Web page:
The budget cuts to health promotion and disease prevention programs are both short-sighted and counterintuitive in our estimation. If the aim of the budget is to reduce the future costs of the health system, how then could a responsible budget cut the very programs that are designed to address factors that will lead to an increase in demand for health services in the future?

Finally, we also question the basic need for those budget cuts in the first place. The Treasurer and the Minister for Health at the federal level have warned of the unsustainable growth in health spending in Australia, along with suggestions that co-payments are necessary to send a price signal to those people unnecessarily visiting GPs. But what is the evidence saying about those claims?

A new report by the Australian Institute of Health and Welfare, which is of course a Commonwealth government body, in September this year reveals that the government's claims were wrong and in fact misleading. Its report Health expenditure Australia 2012-13 gives the latest comprehensive picture about the costs of the health system and who pays for it. Real growth in health spending across all sectors was only 1.5 per cent in the year 2012-13. The average real growth in health costs for the decade 2002-03 through to 2012-13 was 5.1 per cent per annum. So the most recent growth has been at the lower end of the growth spectrum rather than indicating spiralling or continuing high levels of growth that could be expected from a system if it were actually out of control. For the same decade—so that is 2002-03 through to 2012-13—health expenditure as a share of GDP was an average of 9.01 per cent, and in 2012-13 it was 9.67 per cent. When population changes are taken into account, the picture is even more at odds with the budget doom and gloom. The total expenditure per person actually fell in real terms in 2012-13 by 0.3 per cent, and had grown by only 3.4 per cent for the decade 2002-03 through to 2012-13.

The cost of health expenditure as a share of all tax revenue is now declining following recovery of tax revenue after the GFC. Again, that reality is at odds with an unaffordable or unsustainable system. The recovery in tax revenue is most marked in the Commonwealth's income, while the states' and territories' growth is far more moderate.

Just as importantly the need for a new price signal in the form of a co-payment, to control the demand for health services, is also questionable, given that the volume of services in 2012-13 actually declined by 1.11 per cent. The federal government's share of responsibility for funding health fell by 2.2 per cent during the decade 2002-03 through to 2012-13, with state governments, health insurers and individuals all increasing their contributions. That means that the federal budget strategy of slugging individuals for co-payments on GP visits, pathology and radiology tests and for prescriptions will further add to the costs already felt by families over the last decade.

I would like to thank you for the opportunity to attend. I will have to depart shortly, but I did want to come here and present before you. I am happy to answer your questions, and my colleagues also are experts in the field.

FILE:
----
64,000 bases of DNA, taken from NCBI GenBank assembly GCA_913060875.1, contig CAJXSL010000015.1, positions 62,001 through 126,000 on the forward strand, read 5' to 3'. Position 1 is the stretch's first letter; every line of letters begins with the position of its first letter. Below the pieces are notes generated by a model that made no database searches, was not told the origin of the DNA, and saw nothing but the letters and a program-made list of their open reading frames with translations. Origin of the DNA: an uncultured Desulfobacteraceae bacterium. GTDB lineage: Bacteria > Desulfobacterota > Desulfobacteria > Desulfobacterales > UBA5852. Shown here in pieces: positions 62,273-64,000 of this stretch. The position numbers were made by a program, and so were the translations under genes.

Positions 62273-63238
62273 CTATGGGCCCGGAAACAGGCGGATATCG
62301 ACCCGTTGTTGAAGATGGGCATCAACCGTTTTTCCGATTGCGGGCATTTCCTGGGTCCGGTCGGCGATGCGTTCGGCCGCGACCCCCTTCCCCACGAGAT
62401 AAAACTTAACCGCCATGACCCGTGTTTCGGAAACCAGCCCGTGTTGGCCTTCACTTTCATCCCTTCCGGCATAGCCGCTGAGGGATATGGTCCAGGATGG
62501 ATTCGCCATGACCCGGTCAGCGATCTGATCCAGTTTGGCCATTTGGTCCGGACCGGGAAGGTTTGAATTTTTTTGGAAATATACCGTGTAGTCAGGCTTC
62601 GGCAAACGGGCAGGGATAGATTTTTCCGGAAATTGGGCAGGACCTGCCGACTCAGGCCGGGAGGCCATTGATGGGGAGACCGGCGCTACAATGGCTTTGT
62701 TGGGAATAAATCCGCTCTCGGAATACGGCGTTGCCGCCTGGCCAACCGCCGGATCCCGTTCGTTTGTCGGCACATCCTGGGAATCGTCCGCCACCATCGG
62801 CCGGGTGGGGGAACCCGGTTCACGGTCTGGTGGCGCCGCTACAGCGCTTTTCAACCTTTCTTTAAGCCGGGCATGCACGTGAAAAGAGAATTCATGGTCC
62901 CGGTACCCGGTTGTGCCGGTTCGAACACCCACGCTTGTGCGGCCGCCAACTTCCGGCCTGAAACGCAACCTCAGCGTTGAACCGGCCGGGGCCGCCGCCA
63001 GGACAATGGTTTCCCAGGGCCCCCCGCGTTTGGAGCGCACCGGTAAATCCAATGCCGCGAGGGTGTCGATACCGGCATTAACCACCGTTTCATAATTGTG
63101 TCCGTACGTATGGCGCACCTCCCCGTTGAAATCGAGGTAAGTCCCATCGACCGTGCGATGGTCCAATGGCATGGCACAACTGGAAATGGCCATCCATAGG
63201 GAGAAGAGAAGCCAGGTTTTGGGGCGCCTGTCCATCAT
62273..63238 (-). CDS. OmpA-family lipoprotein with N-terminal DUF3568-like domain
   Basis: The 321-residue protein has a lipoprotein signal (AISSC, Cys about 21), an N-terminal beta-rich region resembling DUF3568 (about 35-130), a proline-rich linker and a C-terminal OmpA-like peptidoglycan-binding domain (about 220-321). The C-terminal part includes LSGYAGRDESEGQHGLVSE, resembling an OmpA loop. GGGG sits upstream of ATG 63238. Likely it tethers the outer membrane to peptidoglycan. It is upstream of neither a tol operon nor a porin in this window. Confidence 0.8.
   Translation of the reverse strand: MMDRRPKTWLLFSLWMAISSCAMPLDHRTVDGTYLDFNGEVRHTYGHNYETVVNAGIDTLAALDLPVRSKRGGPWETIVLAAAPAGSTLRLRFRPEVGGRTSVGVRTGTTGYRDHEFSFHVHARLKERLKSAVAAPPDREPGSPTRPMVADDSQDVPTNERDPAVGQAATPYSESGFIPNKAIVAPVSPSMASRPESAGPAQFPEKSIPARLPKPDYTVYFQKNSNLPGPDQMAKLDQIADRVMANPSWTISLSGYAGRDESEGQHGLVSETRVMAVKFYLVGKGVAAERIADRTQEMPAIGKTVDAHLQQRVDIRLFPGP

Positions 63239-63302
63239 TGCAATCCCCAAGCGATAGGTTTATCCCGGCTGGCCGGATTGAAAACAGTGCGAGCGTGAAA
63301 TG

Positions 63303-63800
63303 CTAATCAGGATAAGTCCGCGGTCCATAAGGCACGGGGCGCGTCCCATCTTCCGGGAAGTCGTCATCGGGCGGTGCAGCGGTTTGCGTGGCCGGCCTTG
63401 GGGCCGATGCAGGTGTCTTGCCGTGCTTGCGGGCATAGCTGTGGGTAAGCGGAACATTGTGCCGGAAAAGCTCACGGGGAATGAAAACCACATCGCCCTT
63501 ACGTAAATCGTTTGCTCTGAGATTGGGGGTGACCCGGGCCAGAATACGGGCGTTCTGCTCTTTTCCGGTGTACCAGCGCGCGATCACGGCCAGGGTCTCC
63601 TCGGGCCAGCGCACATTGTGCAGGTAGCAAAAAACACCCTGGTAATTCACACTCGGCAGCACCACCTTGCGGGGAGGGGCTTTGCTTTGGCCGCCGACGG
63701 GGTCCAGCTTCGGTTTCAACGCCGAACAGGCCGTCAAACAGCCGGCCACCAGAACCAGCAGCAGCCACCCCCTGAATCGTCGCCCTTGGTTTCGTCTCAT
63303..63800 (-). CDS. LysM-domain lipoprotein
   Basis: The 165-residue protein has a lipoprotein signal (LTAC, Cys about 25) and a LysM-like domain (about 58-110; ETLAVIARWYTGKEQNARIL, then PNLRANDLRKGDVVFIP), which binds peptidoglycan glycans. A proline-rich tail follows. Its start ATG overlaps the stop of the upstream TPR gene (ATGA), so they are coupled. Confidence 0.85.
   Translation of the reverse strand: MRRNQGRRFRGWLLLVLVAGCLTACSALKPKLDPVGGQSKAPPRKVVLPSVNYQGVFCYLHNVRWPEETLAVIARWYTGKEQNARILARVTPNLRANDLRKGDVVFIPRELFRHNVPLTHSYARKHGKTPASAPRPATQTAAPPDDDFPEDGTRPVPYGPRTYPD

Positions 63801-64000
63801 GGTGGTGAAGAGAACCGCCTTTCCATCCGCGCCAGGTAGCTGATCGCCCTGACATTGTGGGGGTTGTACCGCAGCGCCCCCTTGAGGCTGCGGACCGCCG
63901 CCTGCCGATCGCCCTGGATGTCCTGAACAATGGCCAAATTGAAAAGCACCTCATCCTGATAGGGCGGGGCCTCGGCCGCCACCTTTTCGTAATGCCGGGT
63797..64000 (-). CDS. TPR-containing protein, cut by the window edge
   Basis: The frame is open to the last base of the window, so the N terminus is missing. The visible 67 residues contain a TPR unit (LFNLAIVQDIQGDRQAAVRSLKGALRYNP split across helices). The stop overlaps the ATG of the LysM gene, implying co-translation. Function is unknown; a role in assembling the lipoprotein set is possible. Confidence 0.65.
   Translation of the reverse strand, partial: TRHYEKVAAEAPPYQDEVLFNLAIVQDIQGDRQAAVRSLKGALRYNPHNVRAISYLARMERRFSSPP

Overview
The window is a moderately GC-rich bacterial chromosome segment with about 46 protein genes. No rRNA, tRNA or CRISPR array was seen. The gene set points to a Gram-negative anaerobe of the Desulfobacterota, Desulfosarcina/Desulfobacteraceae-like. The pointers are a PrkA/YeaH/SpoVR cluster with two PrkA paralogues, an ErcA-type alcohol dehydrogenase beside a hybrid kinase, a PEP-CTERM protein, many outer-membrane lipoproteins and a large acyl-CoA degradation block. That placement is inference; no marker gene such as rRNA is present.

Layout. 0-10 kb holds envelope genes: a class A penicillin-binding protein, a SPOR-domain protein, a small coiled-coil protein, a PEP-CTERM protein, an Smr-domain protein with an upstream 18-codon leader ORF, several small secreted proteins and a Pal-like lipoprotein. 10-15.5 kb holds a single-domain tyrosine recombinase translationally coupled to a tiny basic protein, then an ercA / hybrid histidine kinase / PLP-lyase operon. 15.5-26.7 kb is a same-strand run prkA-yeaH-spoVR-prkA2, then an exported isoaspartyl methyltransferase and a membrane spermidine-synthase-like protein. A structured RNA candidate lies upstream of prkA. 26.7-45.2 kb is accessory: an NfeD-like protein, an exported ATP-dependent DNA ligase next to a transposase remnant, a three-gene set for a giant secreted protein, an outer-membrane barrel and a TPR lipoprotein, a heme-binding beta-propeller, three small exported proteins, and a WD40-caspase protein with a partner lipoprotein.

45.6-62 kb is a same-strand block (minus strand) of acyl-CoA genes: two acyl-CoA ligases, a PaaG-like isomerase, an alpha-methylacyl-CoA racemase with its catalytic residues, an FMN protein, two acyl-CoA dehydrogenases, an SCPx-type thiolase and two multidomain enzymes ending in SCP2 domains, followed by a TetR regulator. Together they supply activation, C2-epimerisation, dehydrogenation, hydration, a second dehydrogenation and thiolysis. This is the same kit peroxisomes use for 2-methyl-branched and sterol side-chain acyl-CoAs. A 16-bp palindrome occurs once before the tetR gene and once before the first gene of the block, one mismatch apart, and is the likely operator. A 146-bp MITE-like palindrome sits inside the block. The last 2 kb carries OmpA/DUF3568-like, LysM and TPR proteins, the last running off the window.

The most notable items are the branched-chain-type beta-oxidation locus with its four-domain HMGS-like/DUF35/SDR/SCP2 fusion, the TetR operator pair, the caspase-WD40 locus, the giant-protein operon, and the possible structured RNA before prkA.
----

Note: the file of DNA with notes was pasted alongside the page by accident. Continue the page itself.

CHAIR: We have had critiqued in the public place the concept that there was a great big budget emergency, but Australians simply do not believe that any more. After a bit of time the reality is wearing thin. They are figuring out that that was a confected crisis. You have effectively just said to us that the health crisis that has been confected by the federal government is the same sort of misrepresentation of reality. So, in truth, there is no crisis in the health system. Is that correct?

Prof. Dabars : That is correct. There is no crisis in the health system, as it has been described by them. Certainly the health crisis that has been experienced by our system is one that would be created in the event that they actually withdraw this funding and impose the additional burden on consumers or the public that they are proposing to do by virtue of their confected crisis. We actually think that the crisis will in fact be created by them. It is not a reaction that they are responding to. They are actually creating a crisis for our community.

CHAIR: So the health system was in reasonable shape when the Abbott government took up the reigns, but they are about to inflict a crisis on the nation. Is that correct?

Prof. Dabars : We are very concerned that the consequences they will be imposing will lead people to avoid or not be able to uptake appropriate health assistance in a timely and effective manner, in terms of accessing GP services. Also the simplistic withdrawal of funding from the system will add such a burden on the South Australian health care system. Effectively stripping out so much money as to remove in its entirety an entire local health network will create a health crisis in our community.

CHAIR: We have had the words 'crazy' and 'chaos' used in the last couple of days.

Senator CAMERON: That was quite a comprehensive opening statement. I notice you are reading from a prepared statement. Is that available for tabling?

Prof. Dabars : We certainly can make a copy available to you.

Senator CAMERON: I would like to move that that document be tabled.

CHAIR: There being no objection, it is so ordered.

Senator CAMERON: We have had lots of submissions on the macroeconomic position this budget delivers for the health system generally, but could you give us an overview as to the implications for midwives and nurses and then the implications for the health of the public as a result of this budget?